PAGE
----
There are varied opinions regarding when and how much forage to start feeding young dairy calves. In this ongoing debate, Dr. Alex Bach from Spain recently weighed in his opinion at the recent 25th ADSA Discover Conference on Food Animal Agriculture. The conference focused exclusively on new developments in immunity, nutrition and management of the pre-ruminant calf, and was attended by many of the leading dairy calf researchers from around the world.
Bach, who is a researcher with the Institute for Research and Technology in Agrifood at the Catalan Institution for Research and Advanced Studies, Barcelona, Spain, has performed a number of studies on calf feed particle size and nutrition content, and exhaustively reviewed decades of research by others on the subject.
His conclusion: the industry needs to rethink the current, widespread recommendation to delay forage feeding to calves before two months of age. He adds the important caveat that the first forage provided to calves should be low-quality, so that calves consume enough forage to stimulate the rumination process, but not so much that it displaces starter intake.
“We’ve conducted studies in which preweaned calves were fed high-quality forages, with disappointing results,” says Bach. “They eat and eat and eat the forage, but they don’t grow. If the forage source tastes like candy to them, they’ll create too much gut fill with the forage and de-select their starter ration, removing important energy and protein content from their diets.”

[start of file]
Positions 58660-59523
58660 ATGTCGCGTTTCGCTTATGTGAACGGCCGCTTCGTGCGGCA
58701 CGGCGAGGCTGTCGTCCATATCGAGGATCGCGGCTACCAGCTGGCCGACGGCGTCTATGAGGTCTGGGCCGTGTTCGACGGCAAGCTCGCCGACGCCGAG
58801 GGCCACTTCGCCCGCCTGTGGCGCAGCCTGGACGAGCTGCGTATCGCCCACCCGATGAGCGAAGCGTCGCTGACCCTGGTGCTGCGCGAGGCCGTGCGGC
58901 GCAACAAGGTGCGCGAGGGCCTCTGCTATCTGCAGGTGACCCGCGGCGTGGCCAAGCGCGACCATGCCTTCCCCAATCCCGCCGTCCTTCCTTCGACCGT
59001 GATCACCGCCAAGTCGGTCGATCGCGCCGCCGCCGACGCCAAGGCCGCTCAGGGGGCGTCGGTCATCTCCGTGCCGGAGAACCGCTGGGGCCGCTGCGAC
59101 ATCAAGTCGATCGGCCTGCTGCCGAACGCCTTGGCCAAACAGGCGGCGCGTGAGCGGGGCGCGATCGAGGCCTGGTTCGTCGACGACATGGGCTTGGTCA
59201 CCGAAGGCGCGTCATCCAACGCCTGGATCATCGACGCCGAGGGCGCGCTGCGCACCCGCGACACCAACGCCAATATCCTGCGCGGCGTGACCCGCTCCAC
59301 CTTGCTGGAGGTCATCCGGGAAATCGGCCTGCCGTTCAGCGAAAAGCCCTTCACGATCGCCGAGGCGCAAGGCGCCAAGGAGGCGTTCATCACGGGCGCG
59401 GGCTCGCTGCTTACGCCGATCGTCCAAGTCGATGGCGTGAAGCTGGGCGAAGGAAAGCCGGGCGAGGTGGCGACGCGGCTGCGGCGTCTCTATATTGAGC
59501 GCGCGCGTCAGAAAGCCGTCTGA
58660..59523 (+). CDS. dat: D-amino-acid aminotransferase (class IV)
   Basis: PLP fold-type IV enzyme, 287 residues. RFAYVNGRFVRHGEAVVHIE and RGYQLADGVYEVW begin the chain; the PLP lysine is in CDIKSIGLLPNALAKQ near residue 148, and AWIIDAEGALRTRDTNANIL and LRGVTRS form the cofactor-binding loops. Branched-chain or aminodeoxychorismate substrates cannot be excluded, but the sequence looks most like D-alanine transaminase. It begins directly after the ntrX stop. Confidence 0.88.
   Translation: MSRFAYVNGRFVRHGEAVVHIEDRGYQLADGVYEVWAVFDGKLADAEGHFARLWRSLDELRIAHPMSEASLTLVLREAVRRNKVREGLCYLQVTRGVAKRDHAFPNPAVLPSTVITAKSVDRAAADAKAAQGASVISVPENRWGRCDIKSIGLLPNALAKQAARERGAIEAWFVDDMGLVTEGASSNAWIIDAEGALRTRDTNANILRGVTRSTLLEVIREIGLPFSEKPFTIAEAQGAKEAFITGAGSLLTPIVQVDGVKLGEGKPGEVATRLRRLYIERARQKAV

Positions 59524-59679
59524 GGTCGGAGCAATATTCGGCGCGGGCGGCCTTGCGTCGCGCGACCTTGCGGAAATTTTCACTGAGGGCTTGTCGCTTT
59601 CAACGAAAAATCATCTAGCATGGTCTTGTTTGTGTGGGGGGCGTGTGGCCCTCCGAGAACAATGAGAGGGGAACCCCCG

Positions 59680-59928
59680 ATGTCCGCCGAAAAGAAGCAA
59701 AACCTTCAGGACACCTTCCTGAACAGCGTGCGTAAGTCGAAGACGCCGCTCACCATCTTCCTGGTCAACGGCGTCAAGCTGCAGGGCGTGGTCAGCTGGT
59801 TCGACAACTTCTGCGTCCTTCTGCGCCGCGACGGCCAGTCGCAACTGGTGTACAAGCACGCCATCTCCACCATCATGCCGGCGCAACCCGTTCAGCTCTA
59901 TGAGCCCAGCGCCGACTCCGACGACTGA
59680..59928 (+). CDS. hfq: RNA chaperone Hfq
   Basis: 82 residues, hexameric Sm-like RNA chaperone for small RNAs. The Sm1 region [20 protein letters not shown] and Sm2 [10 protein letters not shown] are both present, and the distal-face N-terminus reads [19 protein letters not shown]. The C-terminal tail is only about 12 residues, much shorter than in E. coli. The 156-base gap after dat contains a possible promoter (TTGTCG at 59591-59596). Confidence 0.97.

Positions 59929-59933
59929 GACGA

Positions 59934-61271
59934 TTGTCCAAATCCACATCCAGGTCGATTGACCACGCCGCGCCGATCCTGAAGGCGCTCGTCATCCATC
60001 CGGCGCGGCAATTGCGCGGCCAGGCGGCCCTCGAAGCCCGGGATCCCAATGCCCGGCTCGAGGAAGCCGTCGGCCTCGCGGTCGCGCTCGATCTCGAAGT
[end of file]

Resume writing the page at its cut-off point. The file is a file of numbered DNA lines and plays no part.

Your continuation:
Bach’s suggested guidelines for starting calves on forage include:
- Choose a forage source high in fiber but low in nutritive value, such as straw or poor-quality grass hay.
- Chop forage to a particle size of 2 to 3 cm (about 1 inch).
- Feed the forage source at no more than 5% of the total solids ration to avoid gut-fill issues. Ideally, it should be offered free-choice. If it is poor quality, it will not be consumed at more than 3 to 5% of total solid feed consumption.
- Start adding the forage source to calves’ diets approximately 2 to 3 weeks of age.
Bach emphasizes that “low-quality” refers to the physical composition and nutritive value of the forage source, but he does not imply that calves should be fed moldy or spoiled feedstuffs.
He contends that calves can experience a growth slump in the weaning transition period. This is especially true for animals that have been on accelerated milk regimens. “If they don’t transition well off of the milk diet, calves can lose a considerable amount of the gain advantage they had previously achieved,” says Bach. “We need animals to be able to consume and digest forage efficiently before weaning.”